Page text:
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J2EETM Developer's Guide

J2EE Application Clients

Although a J2EE application client is a Java application, it differs from a stand-alone Java application client because it is a J2EE component. Like other J2EE components, a J2EE application client is created with the Application Deployment Tool and added to a J2EE application. Because it is part of a J2EE application, a J2EE application client has two advantages over a stand-alone Java application client. First, a J2EE application client is portable-- it will run on any J2EE-compliant server. Second, it may access J2EE services.

Accessing J2EE Services

A J2EE application client may use the following J2EE services:

Security Authentication

Of the J2EE services available to a J2EE application client, authentication is probably the most useful. Because the the authentication service provides a log-in mechanism, you don't have to code the log-in routines. When you run the J2EE application client, a log-in window automatically pops open and requests a J2EE user name and password. The authentication service verifies the user name and password before allowing the client to access the enterprise beans. For more information on enterprise bean security, see the Security chapter.

JNDI Lookups

A J2EE application client may use the JNDI API to look up enterprise beans, resources (databases), and environment entries. For example, the J2EEClient program locates an enterprise bean with the following call:

Object objref = initial.lookup("java:comp/env/ejb/SimpleConverter");
The ejb/SimpleConverter string is the name by which the J2EEClient code refers to the enterprise bean. This name does not have to be identical to the JNDI name of the enterprise bean in the deployed application. For example, the enterprise bean's JNDI name might be MyConverter. In this case, you would map ejb/SimpleConverter, the name coded in the client, to MyConverter, the JNDI name of the enterprise bean. (A later section "Specifying the JNDI Name", shows you how to map the names with the Application Deployment Tool.)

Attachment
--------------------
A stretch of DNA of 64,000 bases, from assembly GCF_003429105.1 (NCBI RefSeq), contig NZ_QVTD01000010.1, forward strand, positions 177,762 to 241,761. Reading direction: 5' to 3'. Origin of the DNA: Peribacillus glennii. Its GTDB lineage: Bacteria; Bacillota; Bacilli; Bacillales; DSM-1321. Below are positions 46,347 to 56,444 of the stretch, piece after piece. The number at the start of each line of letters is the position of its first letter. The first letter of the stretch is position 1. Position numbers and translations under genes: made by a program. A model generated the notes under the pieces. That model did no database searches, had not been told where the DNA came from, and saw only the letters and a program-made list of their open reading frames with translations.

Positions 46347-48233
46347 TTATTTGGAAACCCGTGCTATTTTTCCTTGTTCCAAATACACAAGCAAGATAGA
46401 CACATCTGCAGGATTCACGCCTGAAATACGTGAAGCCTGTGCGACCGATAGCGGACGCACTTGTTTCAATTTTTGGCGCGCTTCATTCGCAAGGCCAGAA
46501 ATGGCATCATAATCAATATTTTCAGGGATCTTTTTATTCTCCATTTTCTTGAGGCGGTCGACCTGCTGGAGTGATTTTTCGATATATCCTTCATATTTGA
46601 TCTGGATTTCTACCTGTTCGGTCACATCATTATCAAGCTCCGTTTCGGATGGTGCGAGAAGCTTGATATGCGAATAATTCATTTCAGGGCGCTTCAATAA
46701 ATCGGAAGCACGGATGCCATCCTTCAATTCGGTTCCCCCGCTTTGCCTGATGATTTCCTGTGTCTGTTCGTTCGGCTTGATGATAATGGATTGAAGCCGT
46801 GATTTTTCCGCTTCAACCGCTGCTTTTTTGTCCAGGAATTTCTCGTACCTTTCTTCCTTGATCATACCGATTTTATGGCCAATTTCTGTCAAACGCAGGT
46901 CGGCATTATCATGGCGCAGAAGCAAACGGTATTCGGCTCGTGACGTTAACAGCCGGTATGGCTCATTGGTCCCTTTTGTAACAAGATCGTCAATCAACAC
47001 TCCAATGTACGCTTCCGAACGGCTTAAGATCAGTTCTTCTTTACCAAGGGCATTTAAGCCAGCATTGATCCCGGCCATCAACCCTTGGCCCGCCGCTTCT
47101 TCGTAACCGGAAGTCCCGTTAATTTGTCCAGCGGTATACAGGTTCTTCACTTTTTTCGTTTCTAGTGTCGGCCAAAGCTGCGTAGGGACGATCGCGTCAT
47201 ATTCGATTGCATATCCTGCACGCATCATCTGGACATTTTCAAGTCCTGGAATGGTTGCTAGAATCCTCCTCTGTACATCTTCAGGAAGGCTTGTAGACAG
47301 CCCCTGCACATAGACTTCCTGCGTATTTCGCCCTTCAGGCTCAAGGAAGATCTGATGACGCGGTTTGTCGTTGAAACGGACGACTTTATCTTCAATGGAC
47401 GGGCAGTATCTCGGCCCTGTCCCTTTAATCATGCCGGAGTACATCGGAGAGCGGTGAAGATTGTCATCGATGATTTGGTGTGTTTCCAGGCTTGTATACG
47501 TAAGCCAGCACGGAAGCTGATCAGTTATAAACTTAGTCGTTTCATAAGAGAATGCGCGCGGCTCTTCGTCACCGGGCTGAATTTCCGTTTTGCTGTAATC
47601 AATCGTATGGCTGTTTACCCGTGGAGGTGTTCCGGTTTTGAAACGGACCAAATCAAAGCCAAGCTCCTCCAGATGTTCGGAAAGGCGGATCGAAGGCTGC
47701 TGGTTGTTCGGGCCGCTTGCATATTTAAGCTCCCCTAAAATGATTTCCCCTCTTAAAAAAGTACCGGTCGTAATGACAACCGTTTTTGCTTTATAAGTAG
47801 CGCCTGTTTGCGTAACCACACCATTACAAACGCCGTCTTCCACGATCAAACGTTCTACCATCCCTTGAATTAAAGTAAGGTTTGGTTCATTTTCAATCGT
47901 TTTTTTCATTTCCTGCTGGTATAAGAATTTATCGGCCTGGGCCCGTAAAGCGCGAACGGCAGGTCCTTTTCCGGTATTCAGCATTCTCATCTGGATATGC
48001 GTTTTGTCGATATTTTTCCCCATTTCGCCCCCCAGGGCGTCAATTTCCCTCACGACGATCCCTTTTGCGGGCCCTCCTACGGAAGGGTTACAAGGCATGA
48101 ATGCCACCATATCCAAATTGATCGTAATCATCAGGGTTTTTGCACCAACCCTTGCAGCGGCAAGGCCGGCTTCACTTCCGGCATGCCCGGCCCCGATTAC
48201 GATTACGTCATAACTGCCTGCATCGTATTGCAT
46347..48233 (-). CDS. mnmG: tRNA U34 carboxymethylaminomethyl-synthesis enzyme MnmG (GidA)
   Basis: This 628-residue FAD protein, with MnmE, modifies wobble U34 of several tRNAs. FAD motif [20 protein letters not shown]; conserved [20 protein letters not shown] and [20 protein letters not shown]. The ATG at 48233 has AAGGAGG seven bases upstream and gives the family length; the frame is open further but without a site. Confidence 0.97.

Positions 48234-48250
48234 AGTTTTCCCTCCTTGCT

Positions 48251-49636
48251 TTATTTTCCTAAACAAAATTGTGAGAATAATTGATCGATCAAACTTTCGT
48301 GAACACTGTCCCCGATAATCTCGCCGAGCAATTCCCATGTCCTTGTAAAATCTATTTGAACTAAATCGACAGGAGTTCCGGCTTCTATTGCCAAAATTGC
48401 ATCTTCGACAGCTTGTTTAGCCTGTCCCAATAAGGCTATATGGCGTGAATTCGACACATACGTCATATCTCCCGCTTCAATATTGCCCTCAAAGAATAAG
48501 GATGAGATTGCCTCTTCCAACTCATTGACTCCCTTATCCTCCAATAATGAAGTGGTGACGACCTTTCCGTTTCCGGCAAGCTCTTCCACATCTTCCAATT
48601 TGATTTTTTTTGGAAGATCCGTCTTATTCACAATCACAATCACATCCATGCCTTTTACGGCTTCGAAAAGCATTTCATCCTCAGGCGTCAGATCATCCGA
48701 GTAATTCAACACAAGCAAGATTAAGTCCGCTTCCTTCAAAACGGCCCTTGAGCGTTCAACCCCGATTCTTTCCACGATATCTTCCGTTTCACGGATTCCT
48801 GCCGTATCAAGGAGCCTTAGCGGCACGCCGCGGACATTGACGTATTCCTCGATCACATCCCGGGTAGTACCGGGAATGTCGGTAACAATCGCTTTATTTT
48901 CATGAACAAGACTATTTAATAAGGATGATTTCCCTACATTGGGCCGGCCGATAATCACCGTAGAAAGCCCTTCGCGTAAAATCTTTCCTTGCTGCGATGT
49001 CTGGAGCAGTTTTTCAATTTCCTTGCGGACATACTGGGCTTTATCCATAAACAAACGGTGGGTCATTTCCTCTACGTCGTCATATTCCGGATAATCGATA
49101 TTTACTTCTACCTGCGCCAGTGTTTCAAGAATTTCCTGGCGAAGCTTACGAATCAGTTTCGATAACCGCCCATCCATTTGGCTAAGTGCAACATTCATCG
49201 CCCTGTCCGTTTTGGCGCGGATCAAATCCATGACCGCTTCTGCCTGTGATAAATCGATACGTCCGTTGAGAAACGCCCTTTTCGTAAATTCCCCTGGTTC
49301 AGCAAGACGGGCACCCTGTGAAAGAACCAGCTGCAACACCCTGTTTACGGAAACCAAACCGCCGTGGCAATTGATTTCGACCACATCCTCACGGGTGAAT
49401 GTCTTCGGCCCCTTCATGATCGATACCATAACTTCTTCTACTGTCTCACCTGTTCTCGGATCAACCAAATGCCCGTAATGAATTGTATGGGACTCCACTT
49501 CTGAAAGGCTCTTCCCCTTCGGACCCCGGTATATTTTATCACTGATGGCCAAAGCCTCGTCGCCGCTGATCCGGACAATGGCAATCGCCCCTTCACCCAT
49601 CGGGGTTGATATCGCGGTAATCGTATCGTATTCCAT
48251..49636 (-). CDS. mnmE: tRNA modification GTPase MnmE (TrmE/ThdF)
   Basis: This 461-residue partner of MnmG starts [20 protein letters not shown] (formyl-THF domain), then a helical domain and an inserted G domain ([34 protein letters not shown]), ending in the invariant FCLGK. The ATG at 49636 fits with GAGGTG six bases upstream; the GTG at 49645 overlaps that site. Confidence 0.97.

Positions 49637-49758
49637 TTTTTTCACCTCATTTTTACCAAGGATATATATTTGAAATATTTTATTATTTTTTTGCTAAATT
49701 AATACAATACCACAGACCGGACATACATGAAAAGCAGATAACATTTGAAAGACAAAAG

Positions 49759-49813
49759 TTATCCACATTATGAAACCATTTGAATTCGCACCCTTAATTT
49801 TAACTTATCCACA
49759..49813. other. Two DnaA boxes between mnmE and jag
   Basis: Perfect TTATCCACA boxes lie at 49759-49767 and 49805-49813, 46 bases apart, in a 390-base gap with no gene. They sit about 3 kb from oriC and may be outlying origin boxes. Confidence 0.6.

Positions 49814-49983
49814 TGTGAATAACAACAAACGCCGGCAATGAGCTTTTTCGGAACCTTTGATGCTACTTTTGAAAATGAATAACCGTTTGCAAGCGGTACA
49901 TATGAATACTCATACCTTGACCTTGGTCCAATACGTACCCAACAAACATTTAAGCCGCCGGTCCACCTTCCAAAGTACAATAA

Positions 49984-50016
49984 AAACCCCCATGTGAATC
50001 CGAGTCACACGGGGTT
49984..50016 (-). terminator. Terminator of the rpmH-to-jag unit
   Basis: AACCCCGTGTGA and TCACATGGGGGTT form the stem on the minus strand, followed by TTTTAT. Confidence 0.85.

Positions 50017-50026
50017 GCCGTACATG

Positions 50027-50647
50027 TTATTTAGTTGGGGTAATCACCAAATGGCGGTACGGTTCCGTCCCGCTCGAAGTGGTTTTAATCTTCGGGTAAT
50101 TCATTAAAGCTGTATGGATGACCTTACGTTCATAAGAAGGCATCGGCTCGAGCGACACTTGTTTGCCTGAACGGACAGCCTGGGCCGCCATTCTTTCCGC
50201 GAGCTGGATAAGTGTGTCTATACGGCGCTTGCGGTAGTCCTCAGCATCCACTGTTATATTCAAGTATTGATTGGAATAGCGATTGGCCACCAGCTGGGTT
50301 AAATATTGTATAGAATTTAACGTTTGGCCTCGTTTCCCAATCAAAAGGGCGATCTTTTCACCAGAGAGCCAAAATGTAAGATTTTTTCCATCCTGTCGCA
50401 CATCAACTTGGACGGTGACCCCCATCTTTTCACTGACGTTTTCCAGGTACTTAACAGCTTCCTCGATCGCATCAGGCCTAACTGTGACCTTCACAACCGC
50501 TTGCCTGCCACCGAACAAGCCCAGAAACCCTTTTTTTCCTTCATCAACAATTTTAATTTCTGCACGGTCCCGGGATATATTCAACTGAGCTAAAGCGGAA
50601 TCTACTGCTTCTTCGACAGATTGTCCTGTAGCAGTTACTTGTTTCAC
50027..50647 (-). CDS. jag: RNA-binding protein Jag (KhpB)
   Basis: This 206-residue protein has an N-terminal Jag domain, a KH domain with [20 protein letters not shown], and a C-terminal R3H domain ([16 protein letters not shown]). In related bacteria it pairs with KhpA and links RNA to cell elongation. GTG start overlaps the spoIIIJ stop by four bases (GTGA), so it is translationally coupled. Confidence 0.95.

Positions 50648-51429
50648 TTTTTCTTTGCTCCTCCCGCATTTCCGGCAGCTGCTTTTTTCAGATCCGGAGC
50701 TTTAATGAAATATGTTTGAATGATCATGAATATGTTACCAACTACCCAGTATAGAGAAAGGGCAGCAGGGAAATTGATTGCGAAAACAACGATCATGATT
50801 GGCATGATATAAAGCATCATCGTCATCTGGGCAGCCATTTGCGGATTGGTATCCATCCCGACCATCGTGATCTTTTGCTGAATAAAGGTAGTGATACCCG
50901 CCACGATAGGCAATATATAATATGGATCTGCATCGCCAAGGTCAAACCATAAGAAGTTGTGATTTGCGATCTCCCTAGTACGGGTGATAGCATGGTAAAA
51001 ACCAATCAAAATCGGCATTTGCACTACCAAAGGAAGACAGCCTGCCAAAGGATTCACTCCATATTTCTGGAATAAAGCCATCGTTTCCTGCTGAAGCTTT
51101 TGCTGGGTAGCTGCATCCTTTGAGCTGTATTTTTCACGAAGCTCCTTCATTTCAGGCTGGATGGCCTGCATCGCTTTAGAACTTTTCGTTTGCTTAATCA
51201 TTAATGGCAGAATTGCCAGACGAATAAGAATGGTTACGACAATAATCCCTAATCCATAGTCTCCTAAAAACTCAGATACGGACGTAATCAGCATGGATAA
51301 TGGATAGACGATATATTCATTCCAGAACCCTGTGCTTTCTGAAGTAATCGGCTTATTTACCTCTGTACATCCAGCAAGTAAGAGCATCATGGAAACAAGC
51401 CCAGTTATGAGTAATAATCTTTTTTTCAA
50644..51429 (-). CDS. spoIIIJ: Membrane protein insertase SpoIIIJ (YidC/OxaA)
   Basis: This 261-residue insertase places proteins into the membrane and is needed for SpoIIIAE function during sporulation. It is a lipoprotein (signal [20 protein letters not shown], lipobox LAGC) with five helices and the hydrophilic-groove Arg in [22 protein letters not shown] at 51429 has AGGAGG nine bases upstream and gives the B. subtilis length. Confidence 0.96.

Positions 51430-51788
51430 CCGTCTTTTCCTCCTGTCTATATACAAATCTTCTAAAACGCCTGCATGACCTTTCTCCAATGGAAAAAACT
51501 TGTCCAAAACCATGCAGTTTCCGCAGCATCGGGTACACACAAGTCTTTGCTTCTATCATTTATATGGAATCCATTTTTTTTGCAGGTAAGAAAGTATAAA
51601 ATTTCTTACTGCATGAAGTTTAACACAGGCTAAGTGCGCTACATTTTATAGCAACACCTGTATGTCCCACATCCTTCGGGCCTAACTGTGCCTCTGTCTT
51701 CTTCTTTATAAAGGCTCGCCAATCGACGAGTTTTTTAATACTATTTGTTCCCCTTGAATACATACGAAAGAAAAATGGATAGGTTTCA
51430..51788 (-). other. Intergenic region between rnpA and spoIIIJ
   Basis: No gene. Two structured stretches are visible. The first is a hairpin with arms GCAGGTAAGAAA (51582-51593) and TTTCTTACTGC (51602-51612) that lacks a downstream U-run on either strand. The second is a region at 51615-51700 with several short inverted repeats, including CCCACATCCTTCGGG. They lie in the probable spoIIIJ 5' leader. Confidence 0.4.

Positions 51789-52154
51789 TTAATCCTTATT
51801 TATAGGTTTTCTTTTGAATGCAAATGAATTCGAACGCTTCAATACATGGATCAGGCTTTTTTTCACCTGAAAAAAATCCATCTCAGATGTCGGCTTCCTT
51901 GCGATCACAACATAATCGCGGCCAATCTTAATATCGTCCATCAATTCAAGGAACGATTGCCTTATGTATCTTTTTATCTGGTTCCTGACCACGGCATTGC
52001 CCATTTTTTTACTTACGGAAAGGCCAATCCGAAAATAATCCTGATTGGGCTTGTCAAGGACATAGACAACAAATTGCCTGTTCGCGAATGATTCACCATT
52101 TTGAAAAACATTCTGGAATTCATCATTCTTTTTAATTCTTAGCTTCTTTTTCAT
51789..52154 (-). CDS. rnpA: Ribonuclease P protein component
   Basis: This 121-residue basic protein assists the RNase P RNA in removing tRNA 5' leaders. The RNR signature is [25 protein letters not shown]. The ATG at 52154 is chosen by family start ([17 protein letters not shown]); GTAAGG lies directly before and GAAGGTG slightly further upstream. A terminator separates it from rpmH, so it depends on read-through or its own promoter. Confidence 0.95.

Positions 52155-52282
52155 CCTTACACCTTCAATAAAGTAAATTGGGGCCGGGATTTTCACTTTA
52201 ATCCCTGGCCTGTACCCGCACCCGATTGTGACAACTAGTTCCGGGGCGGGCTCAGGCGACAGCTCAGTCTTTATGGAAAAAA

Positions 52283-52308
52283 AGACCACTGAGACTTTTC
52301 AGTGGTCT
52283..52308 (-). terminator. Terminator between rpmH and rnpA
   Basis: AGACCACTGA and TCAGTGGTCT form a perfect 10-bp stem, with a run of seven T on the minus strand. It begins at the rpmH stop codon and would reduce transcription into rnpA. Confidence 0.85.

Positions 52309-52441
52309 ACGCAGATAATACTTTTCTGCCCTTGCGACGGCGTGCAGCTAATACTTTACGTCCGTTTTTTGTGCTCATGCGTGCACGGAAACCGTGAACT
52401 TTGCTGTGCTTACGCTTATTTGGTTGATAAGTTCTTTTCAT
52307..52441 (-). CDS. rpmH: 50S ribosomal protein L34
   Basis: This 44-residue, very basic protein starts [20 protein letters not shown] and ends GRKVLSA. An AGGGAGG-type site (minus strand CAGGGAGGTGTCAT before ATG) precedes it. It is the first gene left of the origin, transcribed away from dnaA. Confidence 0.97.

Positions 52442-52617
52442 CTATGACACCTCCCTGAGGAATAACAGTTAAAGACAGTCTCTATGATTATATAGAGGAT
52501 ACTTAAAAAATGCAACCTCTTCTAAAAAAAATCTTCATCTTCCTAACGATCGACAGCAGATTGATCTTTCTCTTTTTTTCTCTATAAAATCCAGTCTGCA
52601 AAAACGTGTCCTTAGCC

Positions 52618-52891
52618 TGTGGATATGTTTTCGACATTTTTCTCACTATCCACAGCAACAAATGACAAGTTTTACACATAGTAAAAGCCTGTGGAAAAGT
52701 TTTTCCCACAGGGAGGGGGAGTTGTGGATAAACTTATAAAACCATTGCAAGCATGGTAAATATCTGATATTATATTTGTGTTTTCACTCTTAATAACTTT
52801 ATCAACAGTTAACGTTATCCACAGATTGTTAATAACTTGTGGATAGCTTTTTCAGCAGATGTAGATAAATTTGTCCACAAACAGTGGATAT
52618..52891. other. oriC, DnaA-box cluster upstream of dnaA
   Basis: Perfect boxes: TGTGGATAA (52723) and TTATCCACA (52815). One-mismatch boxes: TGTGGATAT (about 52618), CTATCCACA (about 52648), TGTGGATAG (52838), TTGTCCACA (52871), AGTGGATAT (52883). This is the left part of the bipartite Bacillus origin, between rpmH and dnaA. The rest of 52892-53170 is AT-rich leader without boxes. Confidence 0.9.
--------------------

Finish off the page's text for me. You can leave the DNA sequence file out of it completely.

Although this mapping adds a level of indirection, it provides a major benefit to distributed applications: Clients may use different names to refer to the same enterprise bean. The J2EEClient code, for example, uses the SimpleConverter name, but another client might refer to the same bean as CurrencyConverter. Even if you changed the bean's JNDI name (MyConverter) on the server, you wouldn't have to change the client's source code. But you would have to map the names again and re-deploy the application.

A stand-alone Java application client (such as ConverterClient), also locates an enterprise bean by calling the JNDI lookup method. However, the name coded in the stand-alone client must be identical to the bean's JNDI name on the server. You cannot map the two names in the Application Deployment Tool.

Setting Up the Application for the J2EE Application Client

The sections that follow show how to create and run an application with a J2EE application client called J2EEClient. The application contains the session bean documented in the Getting Started chapter. The source code required by the application resides in the doc/guides/ejb/examples/converter subdirectory. Before stepping through the instructions in the next section, you should prepare the application:

Creating the J2EE Application Client